Reprocessing contract signed for fast reactor complex

11 January 2022

A contract has been signed to design the used fuel reprocessing module of the Pilot Demonstration Energy Complex (PDEC) facility under construction at Seversk in Russia.

Administrative buildings and the construction site of PDEC at the Siberian Chemical Combine (Image: TVEL)

PDEC will be centred around a BREST-OD-300 lead-cooled fast reactor which will generate around 300 MWe. Used fuel discharged from the reactor will be reprocessed to retrieve fuel materials that will be fabricated into new fuel on-site, forming a closed fuel cycle that produces a minimal amount of waste.

"The nuclear power industry's resource base will practically become inexhaustible thanks to the infinite reprocessing of nuclear fuel," Rosatom director general Alexey Likhachov said when construction began in June last year.

PDEC is part of of Rosatom’s Proryv, or Breakthough, project that aims to close the nuclear fuel cycle.

Today, Rosatom fuel subsidiary TVEL announced its Siberian Chemical Combine, where PDEC is sited, signed a contract for the design of the reprocessing module with another Rosatom subsidiary, Atomenergoproekt.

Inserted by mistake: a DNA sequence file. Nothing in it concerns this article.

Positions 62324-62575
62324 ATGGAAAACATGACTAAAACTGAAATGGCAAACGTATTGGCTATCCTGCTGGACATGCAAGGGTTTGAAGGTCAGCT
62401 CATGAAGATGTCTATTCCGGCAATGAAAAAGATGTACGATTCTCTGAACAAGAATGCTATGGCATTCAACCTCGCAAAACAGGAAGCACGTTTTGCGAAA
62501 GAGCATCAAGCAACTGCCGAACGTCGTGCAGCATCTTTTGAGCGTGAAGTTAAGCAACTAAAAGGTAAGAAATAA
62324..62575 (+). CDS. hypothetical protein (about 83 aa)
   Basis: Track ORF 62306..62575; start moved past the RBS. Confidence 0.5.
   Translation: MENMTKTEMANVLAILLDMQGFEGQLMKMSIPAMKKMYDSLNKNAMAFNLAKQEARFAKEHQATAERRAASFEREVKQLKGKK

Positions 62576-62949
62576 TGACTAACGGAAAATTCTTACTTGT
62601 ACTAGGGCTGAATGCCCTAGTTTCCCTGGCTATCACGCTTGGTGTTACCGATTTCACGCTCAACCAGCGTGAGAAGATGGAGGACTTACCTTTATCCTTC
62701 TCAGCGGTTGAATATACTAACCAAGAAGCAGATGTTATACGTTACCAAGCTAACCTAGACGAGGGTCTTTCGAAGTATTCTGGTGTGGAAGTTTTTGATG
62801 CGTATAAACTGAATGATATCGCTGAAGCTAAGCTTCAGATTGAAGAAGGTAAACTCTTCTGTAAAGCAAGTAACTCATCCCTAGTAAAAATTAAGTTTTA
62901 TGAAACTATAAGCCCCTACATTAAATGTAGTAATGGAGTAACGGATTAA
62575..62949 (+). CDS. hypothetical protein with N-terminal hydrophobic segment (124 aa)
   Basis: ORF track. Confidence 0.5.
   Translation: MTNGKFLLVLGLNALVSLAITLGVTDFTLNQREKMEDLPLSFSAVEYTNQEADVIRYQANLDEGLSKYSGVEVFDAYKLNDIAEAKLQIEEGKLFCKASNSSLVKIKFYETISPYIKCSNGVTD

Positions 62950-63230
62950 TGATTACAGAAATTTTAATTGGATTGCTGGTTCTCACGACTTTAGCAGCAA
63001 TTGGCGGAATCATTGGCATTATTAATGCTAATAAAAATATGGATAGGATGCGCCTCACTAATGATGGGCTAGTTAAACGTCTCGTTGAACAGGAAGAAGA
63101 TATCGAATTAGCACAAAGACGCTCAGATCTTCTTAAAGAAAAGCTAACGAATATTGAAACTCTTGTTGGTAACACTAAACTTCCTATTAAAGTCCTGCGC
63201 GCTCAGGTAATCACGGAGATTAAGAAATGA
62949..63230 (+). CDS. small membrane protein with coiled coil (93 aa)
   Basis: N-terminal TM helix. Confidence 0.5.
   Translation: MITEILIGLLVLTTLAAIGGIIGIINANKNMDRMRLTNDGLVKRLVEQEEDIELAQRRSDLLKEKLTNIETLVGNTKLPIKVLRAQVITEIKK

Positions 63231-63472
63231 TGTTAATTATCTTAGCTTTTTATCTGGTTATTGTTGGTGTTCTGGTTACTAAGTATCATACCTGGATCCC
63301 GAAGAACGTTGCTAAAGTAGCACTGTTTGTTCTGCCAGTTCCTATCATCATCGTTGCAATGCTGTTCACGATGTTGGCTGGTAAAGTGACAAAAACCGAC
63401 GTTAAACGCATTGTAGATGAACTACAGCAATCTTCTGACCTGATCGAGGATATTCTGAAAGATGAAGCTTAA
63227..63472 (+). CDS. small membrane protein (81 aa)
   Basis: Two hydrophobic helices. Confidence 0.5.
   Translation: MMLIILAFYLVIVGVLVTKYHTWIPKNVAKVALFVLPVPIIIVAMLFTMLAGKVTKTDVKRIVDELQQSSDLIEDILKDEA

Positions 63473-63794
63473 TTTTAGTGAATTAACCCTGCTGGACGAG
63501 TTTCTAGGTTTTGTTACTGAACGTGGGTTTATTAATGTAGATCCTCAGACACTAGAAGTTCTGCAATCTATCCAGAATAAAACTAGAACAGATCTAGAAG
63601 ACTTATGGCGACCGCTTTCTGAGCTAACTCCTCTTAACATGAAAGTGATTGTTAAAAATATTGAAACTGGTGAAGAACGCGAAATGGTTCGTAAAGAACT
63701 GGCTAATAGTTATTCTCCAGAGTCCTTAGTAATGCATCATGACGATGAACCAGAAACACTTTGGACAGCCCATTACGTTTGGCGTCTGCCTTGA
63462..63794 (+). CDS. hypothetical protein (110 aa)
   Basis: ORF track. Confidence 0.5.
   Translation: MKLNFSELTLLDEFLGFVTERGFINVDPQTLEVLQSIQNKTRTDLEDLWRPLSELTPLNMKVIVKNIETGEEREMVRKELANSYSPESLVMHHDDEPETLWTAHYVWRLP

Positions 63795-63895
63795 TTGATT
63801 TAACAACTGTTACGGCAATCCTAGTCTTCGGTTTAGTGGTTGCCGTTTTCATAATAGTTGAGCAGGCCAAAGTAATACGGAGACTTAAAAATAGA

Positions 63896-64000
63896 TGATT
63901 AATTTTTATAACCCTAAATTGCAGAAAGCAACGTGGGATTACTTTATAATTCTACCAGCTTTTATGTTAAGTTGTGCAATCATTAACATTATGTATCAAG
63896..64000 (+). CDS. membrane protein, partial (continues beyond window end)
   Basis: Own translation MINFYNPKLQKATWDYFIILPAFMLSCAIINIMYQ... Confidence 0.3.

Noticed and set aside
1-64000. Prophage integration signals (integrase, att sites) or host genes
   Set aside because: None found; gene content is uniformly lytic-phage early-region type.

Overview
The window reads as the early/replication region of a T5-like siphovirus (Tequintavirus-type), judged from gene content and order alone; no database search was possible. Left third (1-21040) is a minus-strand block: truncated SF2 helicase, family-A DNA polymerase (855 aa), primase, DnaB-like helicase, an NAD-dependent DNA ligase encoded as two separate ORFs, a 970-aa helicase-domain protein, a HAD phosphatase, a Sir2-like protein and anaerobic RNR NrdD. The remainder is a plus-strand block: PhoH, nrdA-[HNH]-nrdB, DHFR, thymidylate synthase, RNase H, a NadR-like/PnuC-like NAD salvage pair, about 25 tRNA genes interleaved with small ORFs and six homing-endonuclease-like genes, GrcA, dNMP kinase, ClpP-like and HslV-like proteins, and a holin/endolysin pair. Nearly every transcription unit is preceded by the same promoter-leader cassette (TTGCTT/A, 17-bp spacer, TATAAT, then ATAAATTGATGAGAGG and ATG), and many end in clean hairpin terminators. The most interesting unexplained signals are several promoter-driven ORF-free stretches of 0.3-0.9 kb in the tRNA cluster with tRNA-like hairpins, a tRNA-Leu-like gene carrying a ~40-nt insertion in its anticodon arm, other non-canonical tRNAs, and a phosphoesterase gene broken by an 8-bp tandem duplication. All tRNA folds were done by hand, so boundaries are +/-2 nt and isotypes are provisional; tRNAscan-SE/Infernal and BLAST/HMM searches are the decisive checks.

The contract will see Atomenergoproekt develop the reprocessing module design before submitting it to the independent engineering assessor Glavgosexpertiza for feedback. The company will then complete the detailed design to the point that Rosatom can apply to regulators for a construction licence in 2024. Atomenergoproekt will also make some of the equipment that the reprocessing module will need.

The reprocessing will be the second of PDEC's modules to begin operation in 2024. Rosatom schedules say the fresh fuel fabrication plant will come first, in 2023, and the reactor will come last, in 2026.

The BREST-OD-300 unit will run on mixed uranium-plutonium nitride fuel, Rosatom has previously stated. The reprocessing technique will be based on a combined pyrochemical-hydrometallurgical technology, TVEL said.

Researched and written by World Nuclear News